Financial Markets Monthly - December 2010: Getting Ready for 2011
- The global recovery is staying on course even as the European sovereign-debt crisis continues.
- The U.S. economy grew at a faster than expected pace in the third quarter...
- ...and the momentum is forecasted to accelerate next year supported by very accommodative monetary policy and tax cuts.
- The Fed is watching the labour market and inflation, and it is unlikely to start the process toward rate normalization until both measures are more in line with its mandate.
- Canada's economy grew at a subdued pace in Q3/10...
- ...mainly due to a large drag coming from the trade sector.
- The economy is forecasted to pick up pace as the trade gap improves and business spending rises.
- The core inflation rate is running below the BoC's 2% target and is forecasted to stay below target until late 2012.
- This provides the Bank with time to assess the need for higher interest rates in the context of both domestic and external developments.
- Despite upbeat economic data, sovereigndebt concerns led the ECB to leave rates unchanged and extend liquidity provisions for a further three months.
- The second estimate confirmed the strong 0.8% non-annualized pace of growth in U.K. real GDP in Q3/10.
- Australian real GDP growth came in softer than expected in Q3/10 at a non-annualized 0.2%.
Getting ready for 2011
Financial markets are ready to ring in the New Year after 2010 was plagued with bouts of uncertainty as to whether the recovery would be sustained. Recently, there were hints of a change in sentiment with investors appearing to have embraced the idea that the global economy has built sufficient momentum to withstand the downward pressure emanating from Europe's sovereign- debt crisis. The global MSCI world stock index was 4.1% higher in November than October, on average, and the buying continued into the first week of December especially after the U.S. Government reached a tentative tax deal that would put money into the hands of U.S. consumers. Bond markets, conversely, lost ground with interest rates rising much more aggressively than we expected. The broad-based turnaround in the global purchasing managers' index in the October-November period suggests that even with many of the European countries experiencing draconian fiscal measures, demand in the global economy remains positive. Trade volumes have returned to pre-crisis levels and, although there is still a long way to go before the global economy is running smoothly, the risk of another dip into recession is no longer dominating market sentiment.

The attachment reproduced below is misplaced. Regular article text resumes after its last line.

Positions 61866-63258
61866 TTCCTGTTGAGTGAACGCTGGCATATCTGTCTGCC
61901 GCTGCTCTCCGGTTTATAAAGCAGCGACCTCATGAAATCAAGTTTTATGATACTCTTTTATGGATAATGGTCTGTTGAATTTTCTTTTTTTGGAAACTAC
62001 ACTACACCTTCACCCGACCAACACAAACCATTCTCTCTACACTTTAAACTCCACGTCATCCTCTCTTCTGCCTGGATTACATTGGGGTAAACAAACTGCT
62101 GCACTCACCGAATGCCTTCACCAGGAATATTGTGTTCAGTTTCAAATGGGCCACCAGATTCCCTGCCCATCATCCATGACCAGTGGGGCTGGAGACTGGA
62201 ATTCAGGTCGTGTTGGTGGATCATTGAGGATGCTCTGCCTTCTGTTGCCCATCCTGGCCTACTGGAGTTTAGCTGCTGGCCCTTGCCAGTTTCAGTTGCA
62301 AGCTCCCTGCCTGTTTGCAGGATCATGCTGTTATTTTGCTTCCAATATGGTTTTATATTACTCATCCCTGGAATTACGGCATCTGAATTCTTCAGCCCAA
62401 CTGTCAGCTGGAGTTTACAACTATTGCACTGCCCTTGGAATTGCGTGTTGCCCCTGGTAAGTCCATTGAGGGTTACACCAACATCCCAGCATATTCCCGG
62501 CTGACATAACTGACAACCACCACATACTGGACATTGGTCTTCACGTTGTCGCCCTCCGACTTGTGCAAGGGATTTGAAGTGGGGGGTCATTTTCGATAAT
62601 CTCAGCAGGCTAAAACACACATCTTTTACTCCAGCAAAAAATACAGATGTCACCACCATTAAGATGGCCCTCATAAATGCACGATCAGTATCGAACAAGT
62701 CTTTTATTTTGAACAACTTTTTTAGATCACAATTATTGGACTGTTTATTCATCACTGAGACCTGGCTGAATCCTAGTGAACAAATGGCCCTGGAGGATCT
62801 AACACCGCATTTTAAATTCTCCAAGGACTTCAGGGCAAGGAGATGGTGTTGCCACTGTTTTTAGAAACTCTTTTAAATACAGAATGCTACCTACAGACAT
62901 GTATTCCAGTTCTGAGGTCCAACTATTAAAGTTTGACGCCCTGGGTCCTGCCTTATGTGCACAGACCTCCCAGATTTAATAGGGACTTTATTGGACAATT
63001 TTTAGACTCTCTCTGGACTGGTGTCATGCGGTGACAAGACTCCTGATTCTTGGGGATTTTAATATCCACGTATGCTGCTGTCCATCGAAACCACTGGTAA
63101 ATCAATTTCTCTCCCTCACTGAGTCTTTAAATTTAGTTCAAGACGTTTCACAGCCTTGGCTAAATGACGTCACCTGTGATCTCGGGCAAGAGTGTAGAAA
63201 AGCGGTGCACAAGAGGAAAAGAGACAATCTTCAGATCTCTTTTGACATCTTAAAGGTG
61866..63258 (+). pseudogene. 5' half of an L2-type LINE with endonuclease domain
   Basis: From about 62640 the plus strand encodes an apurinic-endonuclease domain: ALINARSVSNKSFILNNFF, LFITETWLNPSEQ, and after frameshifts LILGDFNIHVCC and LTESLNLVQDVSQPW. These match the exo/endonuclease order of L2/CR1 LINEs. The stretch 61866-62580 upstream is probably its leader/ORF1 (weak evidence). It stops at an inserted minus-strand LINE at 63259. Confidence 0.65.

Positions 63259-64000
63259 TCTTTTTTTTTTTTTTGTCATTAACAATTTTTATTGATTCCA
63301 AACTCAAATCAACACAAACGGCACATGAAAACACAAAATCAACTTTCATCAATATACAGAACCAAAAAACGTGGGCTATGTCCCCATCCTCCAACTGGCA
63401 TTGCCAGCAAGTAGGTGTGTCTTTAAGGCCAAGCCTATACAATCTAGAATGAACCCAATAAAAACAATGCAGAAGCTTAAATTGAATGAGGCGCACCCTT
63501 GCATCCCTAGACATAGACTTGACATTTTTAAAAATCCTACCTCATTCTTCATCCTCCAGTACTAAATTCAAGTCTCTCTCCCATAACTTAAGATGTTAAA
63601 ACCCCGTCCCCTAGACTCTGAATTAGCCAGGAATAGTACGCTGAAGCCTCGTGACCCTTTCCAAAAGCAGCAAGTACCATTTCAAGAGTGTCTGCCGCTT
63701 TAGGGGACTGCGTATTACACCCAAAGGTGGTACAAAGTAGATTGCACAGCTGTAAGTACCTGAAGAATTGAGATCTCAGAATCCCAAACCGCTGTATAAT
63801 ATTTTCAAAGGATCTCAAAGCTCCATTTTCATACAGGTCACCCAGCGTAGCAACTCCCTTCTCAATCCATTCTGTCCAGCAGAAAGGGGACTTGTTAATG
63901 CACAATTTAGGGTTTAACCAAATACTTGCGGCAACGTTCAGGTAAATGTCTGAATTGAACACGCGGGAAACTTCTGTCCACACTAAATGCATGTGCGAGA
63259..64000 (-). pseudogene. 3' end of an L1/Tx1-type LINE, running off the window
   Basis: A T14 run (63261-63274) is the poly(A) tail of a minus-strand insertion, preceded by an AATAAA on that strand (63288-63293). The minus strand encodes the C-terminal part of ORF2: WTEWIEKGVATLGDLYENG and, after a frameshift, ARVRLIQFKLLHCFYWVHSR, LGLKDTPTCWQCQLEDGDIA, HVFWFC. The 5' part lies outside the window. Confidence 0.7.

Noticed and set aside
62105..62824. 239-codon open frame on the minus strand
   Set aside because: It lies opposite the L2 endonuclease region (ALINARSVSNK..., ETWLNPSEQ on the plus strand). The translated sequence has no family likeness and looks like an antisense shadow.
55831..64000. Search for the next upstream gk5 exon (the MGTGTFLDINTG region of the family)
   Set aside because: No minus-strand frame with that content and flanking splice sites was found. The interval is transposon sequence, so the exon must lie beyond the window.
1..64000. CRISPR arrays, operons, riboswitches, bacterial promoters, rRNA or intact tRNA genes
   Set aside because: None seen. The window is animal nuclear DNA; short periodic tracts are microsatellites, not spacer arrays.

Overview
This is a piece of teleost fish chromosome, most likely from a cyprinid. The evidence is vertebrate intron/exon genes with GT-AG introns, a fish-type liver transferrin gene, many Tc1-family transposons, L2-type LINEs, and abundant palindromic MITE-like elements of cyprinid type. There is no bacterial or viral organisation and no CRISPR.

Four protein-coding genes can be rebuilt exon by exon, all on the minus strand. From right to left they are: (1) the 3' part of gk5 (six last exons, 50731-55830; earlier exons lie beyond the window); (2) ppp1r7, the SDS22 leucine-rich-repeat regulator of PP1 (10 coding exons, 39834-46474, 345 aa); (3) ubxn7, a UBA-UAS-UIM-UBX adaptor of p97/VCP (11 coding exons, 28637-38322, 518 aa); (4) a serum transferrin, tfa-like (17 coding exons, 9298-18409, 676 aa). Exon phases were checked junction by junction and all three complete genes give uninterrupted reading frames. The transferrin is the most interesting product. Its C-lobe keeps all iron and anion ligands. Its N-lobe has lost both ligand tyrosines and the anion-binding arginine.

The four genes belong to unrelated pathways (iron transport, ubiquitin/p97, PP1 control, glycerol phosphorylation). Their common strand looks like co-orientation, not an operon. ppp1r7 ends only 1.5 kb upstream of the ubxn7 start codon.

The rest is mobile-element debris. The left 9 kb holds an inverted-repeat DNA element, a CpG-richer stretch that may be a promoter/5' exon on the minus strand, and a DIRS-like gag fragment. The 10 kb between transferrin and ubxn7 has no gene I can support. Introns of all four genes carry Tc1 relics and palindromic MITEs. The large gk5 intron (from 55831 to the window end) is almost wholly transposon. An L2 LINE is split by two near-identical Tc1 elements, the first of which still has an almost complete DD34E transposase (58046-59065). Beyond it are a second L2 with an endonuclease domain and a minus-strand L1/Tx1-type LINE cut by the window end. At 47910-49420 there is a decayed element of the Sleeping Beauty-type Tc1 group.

Deflation fears ebbing
During the summer months, U.S. investors battled their fears about deflation as the core inflation rate consistently decreased. Conversely, in China, investors were looking to see if the elevated level of inflation would induce the central bank to tighten policy. Last month, the Chinese central bank raised its policy rate for the first time since 2007. In the US, the Fed reacted to the declines in the core inflation rate by unveiling another round of quantitative easing and maintaining the ultra-low setting for the Federal Funds target. This course of action was followed in early December with the announcement of a fiscal stimulus package made up of various tax reductions. As we head into 2011, U.S. deflation prospects are likely to become less threatening with the core rate forecasted to reverse course slowly and grind higher during the year. In China, however, the strong pace of growth and tight capacity are consistent with inflation remaining elevated, which will likely result in the central bank continuing to tighten policy.
U.S. growth - prospects good for 2011